In Nigeria, It Is Piracy Incorporated
Lagos. Ikeja. Thursday Afternoon. Filmmaker Kunle Afolayan had called a production meeting to discuss the next stage of the distribution plan for his hit movie October 1, which has just had a successful cinema run and which won nine awards at AfricaMagic Viewers Choice Awards (AMVCA).
He has secured a distribution deal for the movie on the mega video on demand platform NETFLIX and with G-Media distribution run by popular filmmaker and distributor, Mr. Gabriel Okoye, aka Igwe Gabosky. His production outfit Golden Effects Limited is considering taking the film on a campus tour this April through to May 2015. Then his phone beeps.
It’s a text message from Igwe Gabosky. He drops the phone in anger after reading the message. “Guys, we are in a deep mess,” he says, almost in tears to his staff who are stunned.
“Gabosky just alerted me now that October 1 has been pirated and it is being packaged in Alaba (the electronic market along Lagos-Badagry expressway) for release on Monday. What is all this?” He screams and asks no one in particular, causing panic in the office. “I am going to leave this country since they don’t want young people like me to do legitimate business and earn money legitimately.
I am just going to leave. I am going to leave,” he says repeatedly, his staff trying to calm him down. Afolayan calls off the meeting. Gets on the phone with Gabosky and as soon as they was done talking, he, in anger, sends a hate tweet that causes a stir on social media.
Afolayan suggests in the tweet that the bulk of the pirates are from the eastern part of Nigeria; the tweet infuriates most people, especially those from that ethnic divide.
They hurl insults at Afolayan. Even his colleagues who are Igbo frown at the tweet and they demand unreserved apology. Afolayan apologizes almost immediately but he clarifies that he sent the tweet in anger. He argues, “I mean I was bitter seeing my multi-million naira investment going down the drain.
But I apologize for generalizing. I should have couched my tweet better”. But Gabosky doesn’t even think Afolayan needed to have apologise to anyone. He, too, blames the piracy of films and music works largely on some Igbo traders at Alaba International Market, Lagos.
While expressing disgust at the development, Gabosky at a press conference last Thursday minced no words in saying that Igbo constitutes 99 percent of pirates at Alaba International Market. In his words, “When I went into Ubakason Plaza and Obosi Plaza, the den of these pirates, 99 percent of the people that are trading there are Igbo.
So, I don’t know why you just want to take criminality and start joining it with politics. A criminal is a criminal and should be pronounced a criminal, whether he is a Yoruba, Igbo or Hausa. I’m here to tell you people that piracy in Nigeria is becoming incorporated, incorporated in the sense that the people that are doing piracy now are the big men that you see around.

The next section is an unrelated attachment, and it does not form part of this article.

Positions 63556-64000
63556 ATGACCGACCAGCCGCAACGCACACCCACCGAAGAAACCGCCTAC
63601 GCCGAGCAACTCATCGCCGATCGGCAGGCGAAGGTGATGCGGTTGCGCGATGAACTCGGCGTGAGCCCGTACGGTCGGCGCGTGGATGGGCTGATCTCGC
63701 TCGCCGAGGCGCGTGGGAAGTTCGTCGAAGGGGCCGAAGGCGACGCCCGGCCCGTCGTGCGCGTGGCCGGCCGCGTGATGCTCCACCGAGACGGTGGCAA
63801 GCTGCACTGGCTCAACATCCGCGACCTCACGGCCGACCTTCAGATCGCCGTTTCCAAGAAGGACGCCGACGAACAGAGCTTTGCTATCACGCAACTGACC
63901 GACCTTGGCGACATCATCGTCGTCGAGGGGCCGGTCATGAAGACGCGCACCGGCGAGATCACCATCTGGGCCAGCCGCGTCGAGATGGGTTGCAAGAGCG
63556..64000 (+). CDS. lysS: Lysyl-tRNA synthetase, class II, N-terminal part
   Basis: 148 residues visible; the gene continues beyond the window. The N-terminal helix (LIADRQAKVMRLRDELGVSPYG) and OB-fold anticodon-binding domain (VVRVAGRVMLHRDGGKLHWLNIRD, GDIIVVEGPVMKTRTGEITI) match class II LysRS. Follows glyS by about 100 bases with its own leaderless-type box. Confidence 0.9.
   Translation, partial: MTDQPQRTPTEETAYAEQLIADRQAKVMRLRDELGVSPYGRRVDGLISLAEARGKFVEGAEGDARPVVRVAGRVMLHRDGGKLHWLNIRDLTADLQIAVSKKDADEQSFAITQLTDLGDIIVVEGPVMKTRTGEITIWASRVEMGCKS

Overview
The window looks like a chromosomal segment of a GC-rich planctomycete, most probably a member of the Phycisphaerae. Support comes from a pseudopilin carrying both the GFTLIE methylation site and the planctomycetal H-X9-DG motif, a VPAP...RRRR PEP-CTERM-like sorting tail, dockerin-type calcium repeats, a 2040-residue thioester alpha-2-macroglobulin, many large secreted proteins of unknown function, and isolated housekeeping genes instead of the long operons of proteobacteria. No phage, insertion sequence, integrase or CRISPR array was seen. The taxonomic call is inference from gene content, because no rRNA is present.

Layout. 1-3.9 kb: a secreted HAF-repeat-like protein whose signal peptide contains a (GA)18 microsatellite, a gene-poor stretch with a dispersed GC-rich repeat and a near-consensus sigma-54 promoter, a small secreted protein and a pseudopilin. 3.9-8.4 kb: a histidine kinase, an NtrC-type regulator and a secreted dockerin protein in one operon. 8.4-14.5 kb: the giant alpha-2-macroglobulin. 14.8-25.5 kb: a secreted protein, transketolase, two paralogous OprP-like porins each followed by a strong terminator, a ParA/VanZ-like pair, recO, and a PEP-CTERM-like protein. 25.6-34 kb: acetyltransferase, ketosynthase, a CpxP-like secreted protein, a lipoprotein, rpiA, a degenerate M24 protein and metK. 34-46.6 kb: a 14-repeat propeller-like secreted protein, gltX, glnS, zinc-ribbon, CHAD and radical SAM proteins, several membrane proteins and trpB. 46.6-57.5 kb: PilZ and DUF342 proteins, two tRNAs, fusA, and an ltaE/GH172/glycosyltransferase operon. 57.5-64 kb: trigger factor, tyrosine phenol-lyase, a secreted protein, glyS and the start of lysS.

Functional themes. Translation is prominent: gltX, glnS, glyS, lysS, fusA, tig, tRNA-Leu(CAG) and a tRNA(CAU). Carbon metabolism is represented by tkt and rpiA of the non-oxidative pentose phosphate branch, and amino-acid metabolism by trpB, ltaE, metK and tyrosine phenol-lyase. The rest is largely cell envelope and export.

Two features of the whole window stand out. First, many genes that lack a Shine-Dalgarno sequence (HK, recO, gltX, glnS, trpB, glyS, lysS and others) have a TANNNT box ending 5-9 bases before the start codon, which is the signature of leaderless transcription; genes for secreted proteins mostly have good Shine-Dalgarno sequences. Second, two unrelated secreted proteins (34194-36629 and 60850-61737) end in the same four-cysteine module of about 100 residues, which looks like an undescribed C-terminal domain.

Some of them are former stakeholders in the industry that have found a lucrative job in piracy. Some of them used to be marketers but right now they don’t have a single shop”.
At the conference, Gabosky expressed regrets that efforts to dislodge with the pirates have not been fruitful as they have often resisted arrest by law enforcement officials, whom they usually engage in fierce battles by using all manners of dangerous weapons. While discountenancing tribalism, Gabosky, a titled Igbo Chief, urged the filmmakers to come together to confront a common enemy rather than being divided along ethnic lines.
He confessed that piracy was destroying his ‘means of livelihood’, adding, “in arts business, there is no language, there is no tribe. If you want to purely operate as an artiste, you have to drop your identity. You become a Nigerian to practice art. Kunle, a Yoruba man, makes films that are moving. And I, Gab Okoye, borrowed hundreds of millions from the Bank of Industry to make sure that distribution drives content.”
Having lost about N450 million to the activities of pirates, Gabosky said he was bitter and frustrated just like Afolayan. Aas he put it, “Nobody is addressing that this man (Kunle Afolayan) borrowed more than N150 million to do a film and he has not recouped the money. Meanwhile, the film has been pirated.
And I went round the whole country and found out that films are being pirated and I started compiling names. And I tell you, the names that I compiled there is no Yoruba name on that list.
They are all Igbo and I have the list.” Gabosky urged that attention must be redirected from tribal banalities to focusing on piracy, which he said was the bane of the entertainment industry. Afolayan’s movies Phone Swap, Figurine, Irapada, and lately October 1which are being marketed by Okoye, have been targets of pirates.
He said he had since written to the Lagos State Government and Nigerian Copyright Commission (NCC), but that he was yet to see them act. On how to tackle piracy, Gabosky said a group—Watchdogs Against Piracy (WAP) was currently compiling a list of pirates, noting, “We will tell you who and who are behind it and even where their machines are”.
Gabosky also lashed out at Nigerian Copyright Commission (NCC) and National Film and Video Censors Board (NFVCB) for failing completely in the discharge of their duties, as regulatory agencies in the film industry, saying, “They are another branch of piracy”.
Meanwhile, the pirated copies Afolayan’s October 1 are mostly sold in traffic across Lagos metropolis. Gabosky confirmed the development and assured that necessary steps were being taken to redress the situation. “We will declare total war on the pirates since they have decided to declare war on us,” he said.